Jimmy Alapag: Australia and New Zealand will change landscape of Asian basketball

The 2017 FIBA Asia Cup is fast approaching. The tournament, which will be this August, will determine the FIBA rankings in the region.  As all Asian teams are preparing for the competition, they will also have to contend with two countries joining the fray – Australia and New Zealand.
The addition of the two Oceana countries brings forth a new dimension into the Asian basketball scene.
“I think the addition of both Australia and New Zealand completely changes the landscape of the Asian region,” says Jimmy Alapag. The Mighty Mouse of course is no stranger to the international basketball scene having been a former national team member and a current assistant coach to Gilas Pilipinas.
“Just because for years, dating back to when I was playing, it was always Philippines, China, Korea, Iran, then Lebanon, but there were five or six teams that were normally in the conversation as to who would compete for the best team in Asia,” he continues. “Now you add teams like New Zealand and Australia, it just changes that landscape completely just because of both countries’ success in the international level, it brings a totally different type of competition from a size and skill factor.”
Alapag was candid and open talking about FIBA basketball in a press conference on Wednesday for the upcoming World Hoops Clinic happening this weekend. Among present were former Gilas coach Tab Baldwin, who is leading the coaches’ clinic, plus Lebanon national head coach Nenad Vucinic and New Zealand’s national head coach Pero Cameron. The star-studded cast of coaches will offer their vast amount of knowledge in international basketball to Filipino coaches in the clinic. On Wednesday, they also shared the impact of the inclusion of New Zealand and Australia in Asian hoops.
“They will definitely make the region more competitive,” Alapag says about the two nations. “The FIBA Asia Cup in August will give an opportunity for everyone to kinda see what the new Asian region will look like moving forward. I think Australia just released their line up for that upcoming tourney, and even without the NBA guys they will still be pretty formidable. I don’t know what New Zealand has but if it’s anything like the team that we saw in the OQT (Olympic Qualifying Tournament), it’ll be tough as well.”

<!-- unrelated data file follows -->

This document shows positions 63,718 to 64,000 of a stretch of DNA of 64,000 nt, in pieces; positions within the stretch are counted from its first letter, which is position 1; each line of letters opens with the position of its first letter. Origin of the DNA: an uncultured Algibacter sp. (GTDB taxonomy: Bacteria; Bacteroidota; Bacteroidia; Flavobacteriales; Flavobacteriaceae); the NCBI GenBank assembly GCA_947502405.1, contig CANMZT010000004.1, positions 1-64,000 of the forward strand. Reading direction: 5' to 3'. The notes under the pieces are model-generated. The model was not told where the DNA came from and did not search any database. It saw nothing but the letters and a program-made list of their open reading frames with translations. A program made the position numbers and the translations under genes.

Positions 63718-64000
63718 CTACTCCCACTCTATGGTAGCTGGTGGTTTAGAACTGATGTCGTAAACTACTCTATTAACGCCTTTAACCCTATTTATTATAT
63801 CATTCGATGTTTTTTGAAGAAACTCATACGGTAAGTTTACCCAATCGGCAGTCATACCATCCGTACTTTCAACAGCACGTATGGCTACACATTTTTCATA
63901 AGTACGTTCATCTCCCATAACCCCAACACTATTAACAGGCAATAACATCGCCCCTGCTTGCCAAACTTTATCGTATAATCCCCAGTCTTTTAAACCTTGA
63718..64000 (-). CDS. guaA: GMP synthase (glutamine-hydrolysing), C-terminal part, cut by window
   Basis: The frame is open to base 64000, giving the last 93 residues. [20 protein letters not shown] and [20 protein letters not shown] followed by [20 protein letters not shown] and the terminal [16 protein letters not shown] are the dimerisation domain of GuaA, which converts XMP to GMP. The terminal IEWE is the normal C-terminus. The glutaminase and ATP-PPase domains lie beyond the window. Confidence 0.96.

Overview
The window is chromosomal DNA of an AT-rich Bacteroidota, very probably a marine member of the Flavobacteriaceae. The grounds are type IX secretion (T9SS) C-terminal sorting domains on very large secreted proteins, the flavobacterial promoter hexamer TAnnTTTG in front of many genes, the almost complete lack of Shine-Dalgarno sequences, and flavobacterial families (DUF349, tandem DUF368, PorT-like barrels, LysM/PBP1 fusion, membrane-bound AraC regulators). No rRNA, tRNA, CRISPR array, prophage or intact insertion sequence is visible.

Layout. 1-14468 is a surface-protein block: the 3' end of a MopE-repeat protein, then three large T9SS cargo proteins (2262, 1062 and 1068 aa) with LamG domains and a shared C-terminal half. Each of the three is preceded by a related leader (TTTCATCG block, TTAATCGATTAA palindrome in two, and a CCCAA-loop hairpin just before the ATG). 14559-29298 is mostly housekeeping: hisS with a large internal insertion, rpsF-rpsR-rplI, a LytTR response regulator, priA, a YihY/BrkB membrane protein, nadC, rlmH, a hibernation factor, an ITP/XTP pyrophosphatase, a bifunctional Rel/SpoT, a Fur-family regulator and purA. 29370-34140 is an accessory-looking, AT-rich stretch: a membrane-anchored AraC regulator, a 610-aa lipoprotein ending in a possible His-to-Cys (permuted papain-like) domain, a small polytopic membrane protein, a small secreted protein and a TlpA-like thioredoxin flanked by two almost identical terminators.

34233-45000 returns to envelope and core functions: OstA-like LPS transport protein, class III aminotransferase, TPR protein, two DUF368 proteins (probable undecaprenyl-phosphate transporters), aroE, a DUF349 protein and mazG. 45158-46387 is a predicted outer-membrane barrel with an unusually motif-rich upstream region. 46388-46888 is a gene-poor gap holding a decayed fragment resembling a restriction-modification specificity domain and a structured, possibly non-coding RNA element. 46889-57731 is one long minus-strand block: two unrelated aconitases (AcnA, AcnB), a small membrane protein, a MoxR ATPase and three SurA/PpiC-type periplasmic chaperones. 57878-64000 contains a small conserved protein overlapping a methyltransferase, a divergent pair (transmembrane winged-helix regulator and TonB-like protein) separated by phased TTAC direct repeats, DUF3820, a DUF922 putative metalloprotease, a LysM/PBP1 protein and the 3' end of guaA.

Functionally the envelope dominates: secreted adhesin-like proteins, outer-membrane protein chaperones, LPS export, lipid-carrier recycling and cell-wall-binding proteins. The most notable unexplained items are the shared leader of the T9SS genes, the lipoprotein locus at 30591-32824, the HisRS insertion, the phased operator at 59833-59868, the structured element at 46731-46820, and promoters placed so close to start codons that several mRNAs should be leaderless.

Cameron, who was already with New Zealand last year when they participated in the OQT held in Manila, likewise sees tough competition for the Tall Blacks. However, he and his team view the new FIBA format as a way of growth and improvement overall.
“I think it’s really good competition ways. We get to play a lot more tough games before we have to beat Australia,” Cameron mentions. New Zealand and Australia have long been rivals in the Oceania region where the Boomers have dominated the Tall Blacks in the last 20 years. Cameron will look at the new FIBA qualifications as a way not just to finally beat Australia, but to improve New Zealand basketball in general.
“Here’s our opportunity, and I wouldn’t say it’s easier, but the competition is better. We get to play a lot more games and have the same opportunity to qualify for the big tournaments,” Cameron assesses. “These games will be the biggest tournaments that we’re being a part of ever.”
Gilas Pilipinas will face Iraq, China, and Qatar in the 2017 FIBA Asia Cup and will eventually be matched up with Australia in the 2019 World Cup Qualifiers along with Japan and Chinese Taipei.
“We’ll have our hands full, but we’re looking forward and I’m excited for our guys to compete against the best,” Alapag confidently says. “As a player, that’s all you can ask for: to get out there and compete and see what the region will look like in the years to come.

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